Humza Yousaf says Tory party is 'Islamophobic' and must return all donations from Frank Hester amid corporation tax hints

Humza Yousaf, the First Minister, made the comments after a speech at the London School of Economics

Humza Yousaf has labelled the Tory party “Islamophobic” as he insisted they return all donations from Tory donor Frank Hester.

Mr Hester – the chief executive of healthcare software firm The Phoenix Partnership (TPP) – is accused of saying Labour MP Diane Abbott made him “hate all black women” and “should be shot”. Downing Street has refused to describe the comments as racist, but opposition politicians have urged the party to return the £10 million said to have been donated by Mr Hester.

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Mr Yousaf delivered the comments on a day where the First Minister also hinted at lowering corporation tax.

First Minister of Scotland, Humza Yousaf, delivers a speech at the London School of Economics.First Minister of Scotland, Humza Yousaf, delivers a speech at the London School of Economics.
First Minister of Scotland, Humza Yousaf, delivers a speech at the London School of Economics.

Speaking at an event at the London School of Economics (LSE) on Tuesday, Mr Yousaf said the alleged comments from Mr Hester were “inciting hatred”.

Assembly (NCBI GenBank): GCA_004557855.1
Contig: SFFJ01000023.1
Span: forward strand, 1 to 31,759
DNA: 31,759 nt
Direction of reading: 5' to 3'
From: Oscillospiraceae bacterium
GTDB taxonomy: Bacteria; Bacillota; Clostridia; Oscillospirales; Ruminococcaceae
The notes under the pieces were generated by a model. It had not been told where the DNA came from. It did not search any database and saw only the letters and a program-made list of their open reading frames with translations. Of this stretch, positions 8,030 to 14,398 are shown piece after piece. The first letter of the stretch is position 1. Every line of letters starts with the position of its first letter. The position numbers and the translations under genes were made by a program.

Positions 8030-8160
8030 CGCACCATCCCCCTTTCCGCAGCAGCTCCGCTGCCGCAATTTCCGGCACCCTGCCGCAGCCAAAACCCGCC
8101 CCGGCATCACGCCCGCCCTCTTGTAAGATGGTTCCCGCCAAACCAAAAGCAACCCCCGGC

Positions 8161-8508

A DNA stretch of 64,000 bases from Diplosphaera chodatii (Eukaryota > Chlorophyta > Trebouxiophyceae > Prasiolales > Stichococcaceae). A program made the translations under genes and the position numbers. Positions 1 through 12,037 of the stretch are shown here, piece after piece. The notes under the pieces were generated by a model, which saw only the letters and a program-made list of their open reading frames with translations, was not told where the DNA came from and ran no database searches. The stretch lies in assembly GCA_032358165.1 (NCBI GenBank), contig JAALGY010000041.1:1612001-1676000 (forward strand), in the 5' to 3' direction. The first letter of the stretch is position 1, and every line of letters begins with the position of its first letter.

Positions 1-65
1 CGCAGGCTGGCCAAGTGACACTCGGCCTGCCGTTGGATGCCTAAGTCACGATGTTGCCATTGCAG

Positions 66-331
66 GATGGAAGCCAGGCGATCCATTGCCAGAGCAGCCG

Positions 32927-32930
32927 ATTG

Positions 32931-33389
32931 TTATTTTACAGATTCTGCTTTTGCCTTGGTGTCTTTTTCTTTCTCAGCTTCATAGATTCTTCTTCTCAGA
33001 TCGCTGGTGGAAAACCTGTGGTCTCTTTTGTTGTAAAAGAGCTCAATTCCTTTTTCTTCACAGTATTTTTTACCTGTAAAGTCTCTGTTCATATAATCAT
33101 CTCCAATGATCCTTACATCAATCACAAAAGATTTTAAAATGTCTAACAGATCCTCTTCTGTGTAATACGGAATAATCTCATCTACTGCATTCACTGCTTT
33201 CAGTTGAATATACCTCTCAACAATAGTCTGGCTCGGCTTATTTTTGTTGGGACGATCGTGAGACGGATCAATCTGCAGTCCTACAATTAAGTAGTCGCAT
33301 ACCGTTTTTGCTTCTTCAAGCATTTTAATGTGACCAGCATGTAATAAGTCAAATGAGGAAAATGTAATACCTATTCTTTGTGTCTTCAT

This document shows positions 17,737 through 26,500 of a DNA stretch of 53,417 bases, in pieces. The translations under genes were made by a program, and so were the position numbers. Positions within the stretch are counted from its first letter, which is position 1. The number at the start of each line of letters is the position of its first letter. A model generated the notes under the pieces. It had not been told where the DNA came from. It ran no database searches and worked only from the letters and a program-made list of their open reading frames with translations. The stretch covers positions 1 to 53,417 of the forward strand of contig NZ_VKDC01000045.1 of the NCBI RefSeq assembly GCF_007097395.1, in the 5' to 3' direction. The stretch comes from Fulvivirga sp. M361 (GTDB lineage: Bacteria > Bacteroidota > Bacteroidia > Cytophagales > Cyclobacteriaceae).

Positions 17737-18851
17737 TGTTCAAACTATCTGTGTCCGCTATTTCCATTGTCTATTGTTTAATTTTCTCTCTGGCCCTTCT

He said: “First and foremost, can I say that I stand in full solidarity with Diane Abbott – she has been a trailblazer for many years. We may have our differences on particular issues, but I stand full square behind and alongside Diane Abbott.

"Those comments from Hester are not just racist, they’re not just sexist, they are inciting hatred, which is completely and utterly unacceptable. And if the Conservative party had any moral principle, then they would return every single penny and tell him where his money should go. That is my honest view.

"There is simply no doubt in my mind that the Conservative party is not just riddled with Islamophobia, but institutionally Islamophobic.

"How could it not be, when you hear the comments from [former home secretary] Suella Braverman, when Lee Anderson, who was a senior member of the Conservative party up to a few days ago, was able to make the comments that he made about [London mayor] Sadiq Khan and not a single senior Conservative, including the Prime Minister, was able to call it Islamophobic?

"And that is, of course, the party who also elected a leader that described Muslim women as ‘bank robbers’ because of the way that they look.”

Ms Braverman has previously said “Islamists” are “in charge”, while Mr Anderson, who defected to Reform UK this week, has said “Islamists” have “got control” of the capital, Mr Khan and Labour leader Sir Keir Starmer.

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Mr Sunak’s spokeswoman said: “What is alleged and reported to have been said would clearly have been unacceptable, but we are not going to characterise further alleged comments from source reporting.”

UK energy minister Graham Stuart said on Tuesday that while the remarks were “ridiculous”, he would “hesitate” to describe them as racist.